Mental Health and Aging
Center on Aging & Health
As the U.S. population of older adults booms over the coming decades, there will be an increasing demand for knowledge that can be leveraged to promote quality of life and prevent disability. The faculty members in the Department of Mental Health’s Program in Cognitive Aging and Mental Health are highly committed to observational and intervention research aimed at enhancing cognitive and mental health.
The Program faculty members conduct research using large-scale, longitudinal observational and intervention study designs, including: dietary supplemental, cognitive training, and cognitively enriching “everyday” interventions to promote cognitive, brain, and functional health; late-life sleep disturbances as predictors of cognitive and functional impairment and decline; the natural history and consequences of mental disorders in diverse aging adults; genetics of cognitive decline and Alzheimer disease; real-time assessment of lifestyle activity as future targets of intervention; environmental and pharmacologic risk modifiers of cognitive, brain and functional aging and dementia risk; and prevention of late-life mental health problems.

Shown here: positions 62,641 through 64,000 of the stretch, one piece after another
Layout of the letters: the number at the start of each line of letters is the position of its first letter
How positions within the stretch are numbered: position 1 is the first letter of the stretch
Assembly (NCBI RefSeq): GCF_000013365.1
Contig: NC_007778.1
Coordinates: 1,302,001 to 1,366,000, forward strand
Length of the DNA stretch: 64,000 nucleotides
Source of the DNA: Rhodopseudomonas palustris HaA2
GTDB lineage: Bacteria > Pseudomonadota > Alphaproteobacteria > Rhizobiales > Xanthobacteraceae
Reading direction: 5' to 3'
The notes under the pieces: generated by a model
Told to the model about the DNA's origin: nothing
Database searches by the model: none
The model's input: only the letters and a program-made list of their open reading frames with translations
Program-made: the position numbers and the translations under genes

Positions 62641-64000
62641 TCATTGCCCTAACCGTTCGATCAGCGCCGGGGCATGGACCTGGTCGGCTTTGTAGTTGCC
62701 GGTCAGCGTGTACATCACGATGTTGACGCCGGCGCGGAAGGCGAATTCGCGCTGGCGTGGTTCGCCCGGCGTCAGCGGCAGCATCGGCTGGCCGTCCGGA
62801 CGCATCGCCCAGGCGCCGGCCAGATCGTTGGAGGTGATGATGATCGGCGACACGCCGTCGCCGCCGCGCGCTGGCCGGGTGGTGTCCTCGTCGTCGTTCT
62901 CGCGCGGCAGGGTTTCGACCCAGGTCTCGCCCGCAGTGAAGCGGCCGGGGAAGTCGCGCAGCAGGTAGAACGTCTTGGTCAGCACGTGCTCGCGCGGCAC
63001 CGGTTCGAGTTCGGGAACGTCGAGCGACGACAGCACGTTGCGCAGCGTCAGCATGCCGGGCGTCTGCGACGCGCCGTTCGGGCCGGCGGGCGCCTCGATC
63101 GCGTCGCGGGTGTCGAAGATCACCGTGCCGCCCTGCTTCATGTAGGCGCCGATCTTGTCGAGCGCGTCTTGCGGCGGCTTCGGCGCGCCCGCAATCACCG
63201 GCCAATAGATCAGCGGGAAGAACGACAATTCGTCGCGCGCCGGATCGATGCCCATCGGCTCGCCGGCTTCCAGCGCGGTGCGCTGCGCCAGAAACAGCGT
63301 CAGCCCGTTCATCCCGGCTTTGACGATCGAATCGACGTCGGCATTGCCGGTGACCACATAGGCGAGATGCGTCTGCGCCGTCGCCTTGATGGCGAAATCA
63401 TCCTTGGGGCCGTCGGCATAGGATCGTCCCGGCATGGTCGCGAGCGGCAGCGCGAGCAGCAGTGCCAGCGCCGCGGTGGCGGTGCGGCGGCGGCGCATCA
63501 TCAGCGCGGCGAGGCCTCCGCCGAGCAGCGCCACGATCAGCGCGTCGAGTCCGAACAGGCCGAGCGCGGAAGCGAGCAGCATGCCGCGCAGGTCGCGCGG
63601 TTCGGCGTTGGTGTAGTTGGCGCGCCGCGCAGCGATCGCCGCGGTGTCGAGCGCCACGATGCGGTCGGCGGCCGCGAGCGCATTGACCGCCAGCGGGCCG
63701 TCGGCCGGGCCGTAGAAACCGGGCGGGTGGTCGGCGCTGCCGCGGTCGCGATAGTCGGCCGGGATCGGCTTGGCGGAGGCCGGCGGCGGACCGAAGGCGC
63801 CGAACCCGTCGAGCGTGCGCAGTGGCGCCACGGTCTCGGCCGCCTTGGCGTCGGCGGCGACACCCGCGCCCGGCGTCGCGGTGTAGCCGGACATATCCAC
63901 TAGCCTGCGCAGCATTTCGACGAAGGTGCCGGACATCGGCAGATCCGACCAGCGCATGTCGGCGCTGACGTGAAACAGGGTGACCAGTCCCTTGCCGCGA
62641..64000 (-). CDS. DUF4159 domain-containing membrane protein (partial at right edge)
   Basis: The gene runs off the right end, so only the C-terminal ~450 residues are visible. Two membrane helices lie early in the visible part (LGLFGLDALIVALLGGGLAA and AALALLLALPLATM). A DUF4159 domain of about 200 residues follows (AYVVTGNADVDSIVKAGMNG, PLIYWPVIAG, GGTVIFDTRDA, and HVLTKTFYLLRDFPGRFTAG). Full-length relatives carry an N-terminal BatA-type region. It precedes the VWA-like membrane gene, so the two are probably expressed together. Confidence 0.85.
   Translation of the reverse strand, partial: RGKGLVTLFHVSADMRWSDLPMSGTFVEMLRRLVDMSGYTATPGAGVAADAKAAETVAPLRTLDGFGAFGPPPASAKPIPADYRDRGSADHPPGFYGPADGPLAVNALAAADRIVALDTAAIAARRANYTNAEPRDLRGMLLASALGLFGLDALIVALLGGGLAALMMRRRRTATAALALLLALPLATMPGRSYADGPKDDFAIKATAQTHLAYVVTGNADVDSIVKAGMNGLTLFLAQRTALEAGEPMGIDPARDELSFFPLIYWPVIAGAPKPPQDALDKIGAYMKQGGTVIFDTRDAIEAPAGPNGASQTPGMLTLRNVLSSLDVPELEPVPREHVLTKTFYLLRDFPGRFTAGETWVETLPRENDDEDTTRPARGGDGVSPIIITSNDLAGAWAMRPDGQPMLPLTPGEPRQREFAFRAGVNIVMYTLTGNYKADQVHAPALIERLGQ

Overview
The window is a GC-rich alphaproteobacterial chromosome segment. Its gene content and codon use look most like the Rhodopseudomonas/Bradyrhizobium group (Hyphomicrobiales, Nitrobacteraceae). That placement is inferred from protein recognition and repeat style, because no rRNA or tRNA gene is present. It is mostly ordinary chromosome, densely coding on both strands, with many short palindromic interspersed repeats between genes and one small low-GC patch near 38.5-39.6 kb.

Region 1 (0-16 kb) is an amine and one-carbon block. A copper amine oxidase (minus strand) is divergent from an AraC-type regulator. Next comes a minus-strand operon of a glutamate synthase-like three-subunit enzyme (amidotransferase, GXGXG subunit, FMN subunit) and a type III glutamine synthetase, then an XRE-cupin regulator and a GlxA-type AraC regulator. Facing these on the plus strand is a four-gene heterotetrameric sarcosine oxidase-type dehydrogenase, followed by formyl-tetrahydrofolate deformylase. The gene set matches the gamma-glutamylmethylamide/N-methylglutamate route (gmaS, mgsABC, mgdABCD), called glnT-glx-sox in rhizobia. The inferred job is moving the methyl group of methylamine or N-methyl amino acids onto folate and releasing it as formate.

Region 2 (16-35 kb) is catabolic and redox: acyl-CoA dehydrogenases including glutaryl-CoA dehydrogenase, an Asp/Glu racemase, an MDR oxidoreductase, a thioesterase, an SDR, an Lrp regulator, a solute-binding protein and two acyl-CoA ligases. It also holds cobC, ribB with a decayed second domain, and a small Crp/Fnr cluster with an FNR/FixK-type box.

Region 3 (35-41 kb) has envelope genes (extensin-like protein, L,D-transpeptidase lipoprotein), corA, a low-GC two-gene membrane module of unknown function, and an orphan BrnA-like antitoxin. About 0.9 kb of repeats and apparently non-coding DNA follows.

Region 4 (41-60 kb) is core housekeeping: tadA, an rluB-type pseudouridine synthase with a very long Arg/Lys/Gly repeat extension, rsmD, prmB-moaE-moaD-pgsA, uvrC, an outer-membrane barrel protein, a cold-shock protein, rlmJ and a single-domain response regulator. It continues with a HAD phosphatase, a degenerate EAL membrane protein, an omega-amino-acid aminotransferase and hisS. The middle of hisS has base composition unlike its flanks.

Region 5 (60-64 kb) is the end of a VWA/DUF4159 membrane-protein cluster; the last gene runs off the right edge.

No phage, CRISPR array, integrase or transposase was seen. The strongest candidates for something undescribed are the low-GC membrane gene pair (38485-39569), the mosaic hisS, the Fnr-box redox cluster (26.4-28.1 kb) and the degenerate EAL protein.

Future Plans for the Program
- Developing population-based public health interventions for older adults
- Developing new models of civic engagement for later life
- Expanding our work on neuroimaging and biomarkers; stress- and anxiety-related disorders; later life alcohol and drug problems
- Developing new epidemiologic strategies to explore and test pharmacological, dietary, and behavioral interventions to prevent and delay progression of Alzheimer’s disease
- Expanding capacity to conduct high-throughput genomic research to identify the genetic determinants of cognitive decline and Alzheimer’s disease
- Applying state-of-the-art functional neuroimaging methods as sensitive, intermediate outcomes in the evaluation of mental health interventions